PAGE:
Most people would not recognise the spaces that Genine and I worked in during our studies as ‘ideal’ spaces for becoming a doctoral scholar. There are real limitations to these spaces, which often closed us off from others at the university, and all of the learning that occurs from ‘being there’ in and around the intellectual climate of an office, a department and a campus. To combat this isolation, I was as active as possible on social media. Our doctoral cohort also had various monthly catchups, reading groups or Facebook groups to belong to, and I participated in them all. 

And yet, Genine and I also experienced a kind of stigma surrounding our unusual working spaces. Some people described Genine’s Bunker as ‘creepy’ or ‘disturbing’. Indeed, in our paper Genine and I wondered if perhaps such an image is:

too close to the image of the mad woman in the attic. The woman who spends too much time alone, focussed on non-domestic activities.

I had similar conversations about what it means to become a scholar while sitting in your parents’ bedroom. And yet, these spaces still afforded possibilities of becoming doctoral. Rather than ‘creepy’ or ‘disturbing’ – we began to wonder about the creativity, savvy, wilfullness and ingenuity we displayed in order to carve out a space for ourselves as hyphenated beings, carer-doctoral researchers.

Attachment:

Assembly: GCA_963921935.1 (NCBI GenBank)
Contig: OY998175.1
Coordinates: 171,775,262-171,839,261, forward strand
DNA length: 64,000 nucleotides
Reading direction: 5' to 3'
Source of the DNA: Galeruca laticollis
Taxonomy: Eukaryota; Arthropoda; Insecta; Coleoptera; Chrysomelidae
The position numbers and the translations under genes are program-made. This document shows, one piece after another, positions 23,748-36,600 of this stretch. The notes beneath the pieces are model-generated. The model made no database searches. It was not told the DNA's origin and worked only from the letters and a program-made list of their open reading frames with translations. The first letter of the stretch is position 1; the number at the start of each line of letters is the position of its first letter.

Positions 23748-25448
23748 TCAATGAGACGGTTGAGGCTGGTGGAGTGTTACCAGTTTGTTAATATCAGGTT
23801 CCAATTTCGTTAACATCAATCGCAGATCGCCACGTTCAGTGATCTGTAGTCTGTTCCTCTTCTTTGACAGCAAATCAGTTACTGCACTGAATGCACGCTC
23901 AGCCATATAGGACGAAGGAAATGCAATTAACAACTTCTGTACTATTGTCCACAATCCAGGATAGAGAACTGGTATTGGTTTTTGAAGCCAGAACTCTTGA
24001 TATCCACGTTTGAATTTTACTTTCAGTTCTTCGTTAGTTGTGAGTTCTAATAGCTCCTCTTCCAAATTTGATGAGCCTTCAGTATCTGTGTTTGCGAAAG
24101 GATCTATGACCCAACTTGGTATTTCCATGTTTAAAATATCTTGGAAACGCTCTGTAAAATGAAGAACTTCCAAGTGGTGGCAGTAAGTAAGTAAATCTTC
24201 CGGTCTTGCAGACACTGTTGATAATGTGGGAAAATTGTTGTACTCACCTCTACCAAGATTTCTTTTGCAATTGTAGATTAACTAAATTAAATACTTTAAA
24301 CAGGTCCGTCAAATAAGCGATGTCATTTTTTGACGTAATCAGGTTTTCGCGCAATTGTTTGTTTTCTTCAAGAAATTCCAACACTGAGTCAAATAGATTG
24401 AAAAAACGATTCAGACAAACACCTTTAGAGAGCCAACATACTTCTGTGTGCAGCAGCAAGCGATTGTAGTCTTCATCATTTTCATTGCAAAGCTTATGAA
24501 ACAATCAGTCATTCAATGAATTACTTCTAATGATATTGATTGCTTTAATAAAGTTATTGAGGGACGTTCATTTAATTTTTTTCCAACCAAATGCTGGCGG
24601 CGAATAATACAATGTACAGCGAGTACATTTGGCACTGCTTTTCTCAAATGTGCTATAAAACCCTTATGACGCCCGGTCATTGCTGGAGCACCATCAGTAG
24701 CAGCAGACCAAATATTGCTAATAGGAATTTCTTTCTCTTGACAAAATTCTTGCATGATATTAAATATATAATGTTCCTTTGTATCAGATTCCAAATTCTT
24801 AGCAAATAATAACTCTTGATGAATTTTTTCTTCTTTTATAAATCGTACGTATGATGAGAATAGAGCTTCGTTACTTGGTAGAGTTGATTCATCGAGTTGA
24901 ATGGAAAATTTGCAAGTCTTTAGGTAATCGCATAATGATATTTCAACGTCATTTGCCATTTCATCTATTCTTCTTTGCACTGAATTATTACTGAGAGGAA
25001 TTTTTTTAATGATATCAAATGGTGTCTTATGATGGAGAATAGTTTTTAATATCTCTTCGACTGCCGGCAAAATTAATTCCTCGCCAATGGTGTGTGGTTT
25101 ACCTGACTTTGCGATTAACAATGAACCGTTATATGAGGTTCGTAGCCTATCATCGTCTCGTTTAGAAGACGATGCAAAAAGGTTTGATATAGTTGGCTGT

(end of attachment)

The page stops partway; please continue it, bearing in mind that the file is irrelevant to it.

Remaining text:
Our paper aimed to explore the enabling and constraining conditions of care/doctoral study/ home space. Our thinking was premised on the idea that educational spaces, such as campuses, are involved in the maintenance of academic norms that position care-work as invisible and out-of-place/space. Given the constraints that institutional spaces present, ‘the home’ is a key location where doctoral students can ‘put a life together under often contradictory and partly incompatible conditions’ (Beck & Beck-Gernshein, 2001, p. 126).

In our work together, Genine and I have argued that various university stakeholders can consider the challenges experienced by home-based doctoral students with care responsibilities. However, rather than solely discerning narratives of disadvantage and frustrated potential, we wanted to offer readings that highlight ingenuity, wilfulness and negotiated agency. By sharing our stories together, we hoped to show that the creation of productive home spaces, which can facilitate both care and doctoral work, remain possible. Our goal in publishing our stories was to share different ways of being a caring academic subject, working from home, and succeeding in your PhD. 

We know that others might need to know this is possible, in spite of the constraints. 

Some thoughts for those supervising home-based doctoral students with care obligations 

Care and space are important factors that shape the conditions for doctoral becoming. What role might supervisors play in supporting their supervisees no matter their spatial and care arrangements?